Gov. Cuomo cautions NY residents following local brush fires

Andrew Cuomo
New York Gov. Andrew Cuomo (AP Photo/Richard Drew, File)

ALBANY, N.Y. (WIVB) — Following recent brush fires in places like Allegany and Cattaraugus counties, Gov. Cuomo is urging residents to help prevent wildfires.

Cuomo says a statewide ban on open burning is in effect through May 14 amid expected high temperatures.

“The residential brush burning ban in effect until mid-May will help protect the health and well-being of both New Yorkers and first responders, as warm weather conditions are expected this spring,” Cuomo said. “I urge New Yorkers to be proactive and prepare for dry weather by taking steps to protect loved ones and property from the dangers of wildfires, and to ensure the safety of communities across the state.”

The burn ban, which went into effect on March 16, has some exceptions, which the governor’s office lists as the following:

  • Campfires less than 3 feet in height and 4 feet in length, width or diameter are allowed.
  • Small cooking fires are allowed.
  • Fires cannot be left unattended and must be fully extinguished.
  • Only charcoal or clean, untreated or unpainted wood can be burned.
  • Ceremonial or celebratory bonfires are allowed.

18.9 million of New York’s 30.0 million acres of land is forested.

“Our Forest Rangers have already been busy battling wildfires across the state, and many of these events are preventable,” Department of Environmental Conservation Commissioner Basil Seggos said. “We rely on our municipal firefighters and the public to be our partners in protecting our natural resources and communities from wildfire damage and ask for their help in containing and preventing wildfires.”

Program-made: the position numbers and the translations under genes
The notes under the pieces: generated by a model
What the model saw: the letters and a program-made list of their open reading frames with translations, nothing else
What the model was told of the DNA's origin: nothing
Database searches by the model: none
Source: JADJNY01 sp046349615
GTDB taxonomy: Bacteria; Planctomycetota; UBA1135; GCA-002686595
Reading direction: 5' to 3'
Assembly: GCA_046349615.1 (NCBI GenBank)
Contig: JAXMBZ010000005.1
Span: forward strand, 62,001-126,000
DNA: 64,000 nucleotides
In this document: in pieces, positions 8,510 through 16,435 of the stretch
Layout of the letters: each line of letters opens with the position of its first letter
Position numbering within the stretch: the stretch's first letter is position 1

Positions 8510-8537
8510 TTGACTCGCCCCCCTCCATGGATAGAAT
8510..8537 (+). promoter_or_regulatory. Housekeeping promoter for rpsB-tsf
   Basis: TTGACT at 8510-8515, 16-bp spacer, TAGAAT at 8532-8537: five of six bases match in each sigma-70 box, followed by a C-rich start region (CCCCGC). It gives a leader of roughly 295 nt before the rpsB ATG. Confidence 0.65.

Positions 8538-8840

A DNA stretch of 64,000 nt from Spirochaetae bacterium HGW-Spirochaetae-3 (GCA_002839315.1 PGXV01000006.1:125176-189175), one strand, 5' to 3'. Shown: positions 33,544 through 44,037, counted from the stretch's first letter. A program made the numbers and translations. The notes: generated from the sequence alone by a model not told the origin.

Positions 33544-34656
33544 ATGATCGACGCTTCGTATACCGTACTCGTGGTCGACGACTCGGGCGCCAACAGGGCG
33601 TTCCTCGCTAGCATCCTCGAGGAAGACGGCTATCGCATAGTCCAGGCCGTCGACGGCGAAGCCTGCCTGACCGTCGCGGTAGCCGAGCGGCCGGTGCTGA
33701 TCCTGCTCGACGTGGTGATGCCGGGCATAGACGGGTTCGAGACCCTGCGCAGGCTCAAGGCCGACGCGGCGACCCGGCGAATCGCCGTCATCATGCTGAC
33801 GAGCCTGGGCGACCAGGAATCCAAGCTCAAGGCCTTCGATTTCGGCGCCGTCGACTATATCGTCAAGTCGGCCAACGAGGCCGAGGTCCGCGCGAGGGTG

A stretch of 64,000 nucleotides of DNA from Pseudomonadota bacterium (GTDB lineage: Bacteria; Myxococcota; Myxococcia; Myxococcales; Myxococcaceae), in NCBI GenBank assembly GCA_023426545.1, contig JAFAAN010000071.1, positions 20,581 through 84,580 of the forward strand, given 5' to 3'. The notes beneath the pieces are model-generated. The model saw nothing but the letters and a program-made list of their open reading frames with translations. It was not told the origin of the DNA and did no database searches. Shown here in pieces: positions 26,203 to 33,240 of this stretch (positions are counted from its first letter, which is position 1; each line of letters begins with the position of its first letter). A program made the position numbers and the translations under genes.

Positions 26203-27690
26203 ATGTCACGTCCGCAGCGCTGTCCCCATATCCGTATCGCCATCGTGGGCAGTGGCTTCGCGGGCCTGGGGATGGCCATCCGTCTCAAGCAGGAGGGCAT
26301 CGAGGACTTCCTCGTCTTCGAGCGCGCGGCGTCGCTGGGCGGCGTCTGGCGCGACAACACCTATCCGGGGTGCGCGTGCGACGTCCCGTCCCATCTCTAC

Through the end of June, the National Weather Service says the state is expected to see higher-than-average temperatures. These could increase the chances of wildfires, which can quickly spread.

Here are tips for preventing wildfires and taking precaution, provided by Gov. Cuomo’s office:

Precautions to Take:

  • Make Home Address Visible: Make sure the number of your home address is clearly visible on your house so that emergency personnel can find it from the road, and ensure that fire vehicles can access your home easily.
  • List Your Belongings: Review your homeowner’s insurance policy and make a list of the contents of your home.
  • Help Your Neighbors: Talk to your neighbors about wildfire safety, and consider how you could help neighbors with special needs.

 
Prepare Your Property:

  • Inspect your home’s exterior at least once a year, and make outdoor spring cleaning a habit. Remove all dry grass, brush, and dead leaves within 30 feet of your home. Space trees and shrubs at least ten feet apart. Reduce the number of trees in heavily wooded areas, get rid of old tree stumps, and remove any vines growing on the side of your home.
  • Mow your lawn regularly.
  • Stack firewood and scrap wood piles away from any buildings and clear away flammable vegetation close to the piles.